If mistake was on the part of banker than he can recover amount back from the customer (employee) because in standard contract there is always clause, which give right to banker to recover back amount which is credit by mistake. But I am not sure whether there is any clause in contract (salary account agreement) which gives right to employer to recover back amount from employee. If there is no such clause then employer legally cannot recover back amount from account of employee whether it credit by mistake or not.

If we assume there is some sort of agreement like this then also how can bank recover back amount on recommendation of employer because mistake was on the part employer not on part of bank. So on this ground bank cannot recover amount from customer account.

Now coming to nature of mistake first, If mistake is like in place of crediting Rs 1000 to employee account employer had credit Rs 1200 then employer can adjust excess amount with next month salary (if possible). Second, if employee left the organisation after taking salary and his notice pay is due then amount which employee had taken is salary and notice pay is compensation. They are legally two different things so employer should recover notice pay in full and final settlement as per rules.

In a regular course employer can deposit amount into employee account but cannot withdraw the same. It can be withdrawn only when it mistakenly credited by bank. So insist of recovering amount from account of employee with help of bank. Employer should recover money directly from employee by proper and legal way to avoid any legal hassle.

Thursday, November 5, 2009

Provident fund and Overtime Allowances

Whether Provident fund can be deducted on Overtime Allowances?

In PF Laws there are recurrent changes which involve more biting than a reasonable person can eschew. The practical difficulties of executing PF law can only be perceived and felt at the point of implementation.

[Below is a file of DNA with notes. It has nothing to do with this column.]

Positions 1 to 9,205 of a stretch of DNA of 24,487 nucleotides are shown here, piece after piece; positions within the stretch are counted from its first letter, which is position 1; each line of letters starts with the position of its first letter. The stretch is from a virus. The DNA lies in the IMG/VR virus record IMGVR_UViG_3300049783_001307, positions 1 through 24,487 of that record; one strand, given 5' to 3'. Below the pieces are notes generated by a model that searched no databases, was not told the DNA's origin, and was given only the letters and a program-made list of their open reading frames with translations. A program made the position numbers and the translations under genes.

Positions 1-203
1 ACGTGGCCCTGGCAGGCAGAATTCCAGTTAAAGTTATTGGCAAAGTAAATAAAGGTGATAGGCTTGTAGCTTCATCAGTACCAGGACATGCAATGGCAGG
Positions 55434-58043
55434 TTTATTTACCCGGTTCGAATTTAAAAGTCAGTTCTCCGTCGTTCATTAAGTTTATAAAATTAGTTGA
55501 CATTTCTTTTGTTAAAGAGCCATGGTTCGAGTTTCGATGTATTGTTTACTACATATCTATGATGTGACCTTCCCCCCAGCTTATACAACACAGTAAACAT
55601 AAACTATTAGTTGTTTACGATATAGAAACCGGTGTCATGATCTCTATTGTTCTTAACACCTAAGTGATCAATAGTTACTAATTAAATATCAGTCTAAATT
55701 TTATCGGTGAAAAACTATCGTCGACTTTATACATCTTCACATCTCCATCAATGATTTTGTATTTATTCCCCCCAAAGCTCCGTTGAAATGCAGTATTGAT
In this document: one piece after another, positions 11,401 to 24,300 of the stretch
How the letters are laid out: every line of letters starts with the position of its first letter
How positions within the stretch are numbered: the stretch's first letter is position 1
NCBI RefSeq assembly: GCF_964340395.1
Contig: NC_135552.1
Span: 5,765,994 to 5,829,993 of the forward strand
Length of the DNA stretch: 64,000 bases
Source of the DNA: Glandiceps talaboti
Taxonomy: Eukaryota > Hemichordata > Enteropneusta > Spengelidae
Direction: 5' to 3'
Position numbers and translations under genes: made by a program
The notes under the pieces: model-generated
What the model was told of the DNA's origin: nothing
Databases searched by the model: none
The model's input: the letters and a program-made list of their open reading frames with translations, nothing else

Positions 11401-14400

There are some issues in minds of young HR guys whether overtime would form part of basic wages under the EPF laws. Basic wages are ordinarily susceptible to PF deduction. As per Section 6 of EPF Act and related law, PF is deducted on basic pay; DA; Retaining allowance; and cash value of food concession. Overtime allowances do not come under preview of above mentioned terms and Section 2 (b) (ii) of PF Act specifically stated that overtime is excluded from the definition of Basic wage.

The Supreme Court in Bridge and Roof Company (India) Ltd. v. Union of India, 1962 and Jay Engineering Works Ltd. v. Union of India, 1963 “very aptly unfolded the inter woven components of basic wages vis-à-vis their susceptibility to the Provident Fund Contribution. The theory that has been propounded is very obvious and simple and is good for universal application. It has been ruled that whatever is payable to all concerns and earned by all permanent employees, is included for the purpose of contribution under section 6 but whatever is not payable by all concerns or may not be earned by all employees of the concern is excluded for the purpose of contribution, irrespective of anything.” By way of example it was held that overtime allowance, though it is generally in force in all concerns is not earned by all employees of a concern. It is also earned in accordance with the terms of the contract of employment but because it may not be earned by all employees.

This is an Acid test which has been laid down by the Apex Court, and if we were to apply it to the overtime payment, then some discrepancies would surface. So PF cannot be deducted on overtime allowances.

Tuesday, November 3, 2009

Vulgar salary-What the hell it is?

Recently when I was scanning through leading newspaper I came through a word “vulgar salary”. As a HR profession I heard various names of salary such as fair salary, minimum salary, executive compensation, wages blah ..blah but this is fast time I heard term vulgar salary. How can salary be vulgar? I don’t know and don’t want to know because whatever you call it I love my salary. Which I get in my account on first day of every month.

For my readers term vulgar salary is coined by one of the cabinet minister of India. He was referring to high pay packages of CEO’s. High pay packages are burning issue all over the world. The gap between the salary of entry level employee and top hats are growing day by day. It is not good for developing country in long run.

To curb and to regulate high compensation packages new company law is in the pipe line. Hope it will give some direction but government has to see pros and cons of it before coming to any point. Till then top hats please enjoy your vulgar salary.